I love the ocean which is ironic as I live on a Great Lake more than 1,500 kilometers from the Atlantic. But you put me anywhere near an ocean and I guarantee it - I am jumping in. It doesn’t matter if the water is 15 degrees, I have to go for a dip.

Not having grown up with all the ocean-life, I try to rationalize my slight fear of sharks by convincing myself that my apprehension is like many other people’s fear of bears. Having spent many weekends at a cottage in the Canadian wilderness, I probably have an overly casual attitude towards bears. To me, they are just big raccoons. Yeah, a hungry grizzly deserves your complete and total respect, but most black bears want absolutely nothing to do with humans. After seeing dozens upon dozens in the wild, you realize they are not so scary. And this logic is what I use when thinking about sharks. Most of them want nothing to do with you.

However, I recently stumbled upon this research group that tracks different sharks, but specializes in Great Whites.

It’s called OCEARCH, and if you ever want to go swimming in the ocean again, then I suggest you steer clear of their site. These scientists capture Great White sharks and then track them in real time when they pop to the surface.

For example, here is a map of the sharks currently swimming off the U.S. coast.

Most of those blips on the map are “little” five-footers, but that one off the coast of Natucket is a twelve-footer.

And I used to believe the big scary Great Whites were only in deep water off the coast of Australia or South Africa, but OCEARCH has taught me that some of the biggest ones enjoy cruising right off the Canadian coast.

For example, look at the OCEARCH tracking map for Nova Scotia.

What does any of this have to do with trading? Well, although I don’t mind swimming around sharks that weigh 200 or 300 pounds, Luna-the-shark weighs over 2,100 pounds. I figure that to her, I look like the perfect size snack.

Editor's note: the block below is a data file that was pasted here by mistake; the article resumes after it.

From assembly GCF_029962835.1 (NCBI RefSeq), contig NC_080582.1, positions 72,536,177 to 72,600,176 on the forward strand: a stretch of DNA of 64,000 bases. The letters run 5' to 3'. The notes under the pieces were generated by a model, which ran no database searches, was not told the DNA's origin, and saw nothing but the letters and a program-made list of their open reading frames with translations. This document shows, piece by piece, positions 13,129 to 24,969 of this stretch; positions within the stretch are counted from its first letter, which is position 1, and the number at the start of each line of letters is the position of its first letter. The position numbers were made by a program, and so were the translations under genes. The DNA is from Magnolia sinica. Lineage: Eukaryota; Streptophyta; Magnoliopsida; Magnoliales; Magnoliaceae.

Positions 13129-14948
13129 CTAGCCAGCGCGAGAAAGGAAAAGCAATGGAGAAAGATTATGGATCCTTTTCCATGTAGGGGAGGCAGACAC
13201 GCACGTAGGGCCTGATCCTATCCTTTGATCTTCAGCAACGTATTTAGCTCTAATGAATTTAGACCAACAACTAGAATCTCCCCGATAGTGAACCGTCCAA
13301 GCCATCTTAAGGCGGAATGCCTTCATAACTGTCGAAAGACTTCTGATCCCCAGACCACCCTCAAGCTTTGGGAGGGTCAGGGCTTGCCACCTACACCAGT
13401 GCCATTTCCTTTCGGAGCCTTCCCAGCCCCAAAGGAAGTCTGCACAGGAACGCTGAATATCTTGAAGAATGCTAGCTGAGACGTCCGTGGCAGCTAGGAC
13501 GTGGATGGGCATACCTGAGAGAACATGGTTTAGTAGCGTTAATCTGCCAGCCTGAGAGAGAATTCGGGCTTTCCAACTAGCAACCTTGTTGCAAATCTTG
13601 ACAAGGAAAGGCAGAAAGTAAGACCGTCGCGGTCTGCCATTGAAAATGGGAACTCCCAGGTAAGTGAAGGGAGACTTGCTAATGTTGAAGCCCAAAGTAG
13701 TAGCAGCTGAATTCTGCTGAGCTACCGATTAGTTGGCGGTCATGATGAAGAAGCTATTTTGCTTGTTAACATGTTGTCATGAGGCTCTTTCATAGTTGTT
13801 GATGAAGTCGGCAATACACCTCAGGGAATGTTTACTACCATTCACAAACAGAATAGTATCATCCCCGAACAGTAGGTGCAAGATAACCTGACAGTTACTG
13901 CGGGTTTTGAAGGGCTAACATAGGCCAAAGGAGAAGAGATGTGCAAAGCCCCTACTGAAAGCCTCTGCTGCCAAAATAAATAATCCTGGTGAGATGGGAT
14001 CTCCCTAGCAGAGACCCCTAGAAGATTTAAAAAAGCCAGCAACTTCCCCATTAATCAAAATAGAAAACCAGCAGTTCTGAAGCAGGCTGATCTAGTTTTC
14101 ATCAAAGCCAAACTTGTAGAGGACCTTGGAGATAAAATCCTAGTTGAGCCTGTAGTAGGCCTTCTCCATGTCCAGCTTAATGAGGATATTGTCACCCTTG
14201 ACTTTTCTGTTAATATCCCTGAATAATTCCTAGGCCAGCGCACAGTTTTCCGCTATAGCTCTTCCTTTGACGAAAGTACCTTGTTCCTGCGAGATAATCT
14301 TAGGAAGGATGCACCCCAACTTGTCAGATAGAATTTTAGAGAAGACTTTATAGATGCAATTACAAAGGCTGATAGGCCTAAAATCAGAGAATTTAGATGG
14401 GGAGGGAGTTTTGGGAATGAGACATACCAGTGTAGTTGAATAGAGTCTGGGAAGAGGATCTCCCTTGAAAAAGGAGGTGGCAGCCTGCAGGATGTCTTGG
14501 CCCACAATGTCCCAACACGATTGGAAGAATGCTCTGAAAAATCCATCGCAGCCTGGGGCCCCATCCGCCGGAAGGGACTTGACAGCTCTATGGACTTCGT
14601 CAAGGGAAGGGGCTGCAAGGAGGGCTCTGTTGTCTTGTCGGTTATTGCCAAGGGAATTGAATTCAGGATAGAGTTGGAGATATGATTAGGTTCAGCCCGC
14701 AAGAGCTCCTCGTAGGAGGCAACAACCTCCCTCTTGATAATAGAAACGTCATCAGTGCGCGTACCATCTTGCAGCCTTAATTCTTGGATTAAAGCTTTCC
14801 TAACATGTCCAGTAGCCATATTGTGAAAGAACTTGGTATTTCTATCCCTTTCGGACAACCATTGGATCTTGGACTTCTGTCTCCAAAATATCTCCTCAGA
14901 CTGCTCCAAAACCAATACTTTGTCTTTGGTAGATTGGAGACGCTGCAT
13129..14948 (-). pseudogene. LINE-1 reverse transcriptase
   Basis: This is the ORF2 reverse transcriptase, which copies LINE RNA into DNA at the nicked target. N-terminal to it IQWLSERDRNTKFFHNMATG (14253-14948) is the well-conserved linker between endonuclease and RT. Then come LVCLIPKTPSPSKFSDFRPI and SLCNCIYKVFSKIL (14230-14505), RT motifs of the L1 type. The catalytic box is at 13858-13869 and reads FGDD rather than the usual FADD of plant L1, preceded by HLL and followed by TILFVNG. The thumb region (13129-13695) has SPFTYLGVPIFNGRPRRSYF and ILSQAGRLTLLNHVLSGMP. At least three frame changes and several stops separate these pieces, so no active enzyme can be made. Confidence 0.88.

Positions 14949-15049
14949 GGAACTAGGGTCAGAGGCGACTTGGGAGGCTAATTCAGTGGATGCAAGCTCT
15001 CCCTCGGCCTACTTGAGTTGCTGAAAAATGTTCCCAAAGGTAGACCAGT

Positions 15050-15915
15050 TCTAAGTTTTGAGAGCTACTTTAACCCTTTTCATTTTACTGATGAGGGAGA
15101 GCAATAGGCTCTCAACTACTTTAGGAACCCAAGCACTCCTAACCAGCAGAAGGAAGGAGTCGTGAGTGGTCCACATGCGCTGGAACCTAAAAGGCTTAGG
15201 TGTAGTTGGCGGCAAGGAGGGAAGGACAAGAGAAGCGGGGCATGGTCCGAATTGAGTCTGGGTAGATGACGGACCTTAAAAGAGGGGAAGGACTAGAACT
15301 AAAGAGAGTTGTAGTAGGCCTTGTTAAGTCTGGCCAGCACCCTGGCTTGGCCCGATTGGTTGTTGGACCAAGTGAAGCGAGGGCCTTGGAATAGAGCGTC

Just like the massive Western Canadian grizzlies, these animals deserve our respect.

And this is how I view Quantitative Tightening days. Traders, investors and portfolio managers should respect these periods.

Remember, the Federal Reserve is in the process of shrinking their balance sheet. And this does not happen is a nice linear manner, but rather occurs in a lumpy fashion as treasury-notes mature. These days are often referred to as “QT days”.

Now I don’t understand exactly how these QT days affect the market, but just as I firmly believed QE days goosed risk assets higher, I am equally sure QT days affect in the opposite direction.

I am not sure if QT days are anticipated by the market and therefore weigh most heavy in days preceding the maturity, or whether the days following trade poorly due to the removal of liquidity.

The truth of the matter is that there is probably no correct answer and no one will ever know. Yet my feeling is that just like when there is a 2,000+ pound shark swimming around, you want to be careful.

I have done some work creating a table of various assets that might be affected by the removal of U.S. dollar liquidity - S&P 500, Euro currency, the U.S. Dollar Index and gold.

Many market participants have highlighted the consistent poor performance of the Euro currency on QT days. Others are convinced a stock market short is the best way to play it as there has often been at least intra-day weakness to cover a short sale.

It’s most likely a little more nuanced. To illustrate this I have created a chart of the S&P 500 with all the QT days highlighted with an arrow.

I have marked three different occasions with an orange arrow. This is far from scientific, but these were periods where it had been a while since the last QT day and the S&P 500 had run up a fair way.

If you look closely, the red arrows saw declines the week before going into the QT day, and then often spiked lower around the actual maturity day. Yet instead of this being the start of a big move lower, these “red” days often marked a short-term low.

Which brings me to my interpretation of the opportunity presented from last week’s QT day.

Although many market pundits will view the recent ominous developments in the credit markets (large widening in all credit spreads) or stock market weakness as the start of a larger move lower, I don’t hold the same view.

Last week was most likely the result of the Fed’s balance sheet reduction. Liquidity was removed and risk assets traded poorly.

Now, this doesn’t mean it’s not the start of a bigger bear market, but just that is isn’t necessarily as ugly as it seems.

My guess is that the follow through on the downside will be much less vehement than the bears predict (hope). Heck, I would even go so far to say the coming week might see the balance of power shift back to the bulls.

I don’t fully understand the effect QT has on the market by any means, but I know that it causes risk assets to trade heavy, and that shorting into the QT hangover is probably not the best bet.

Thanks for reading,
Kevin Muir
the MacroTourist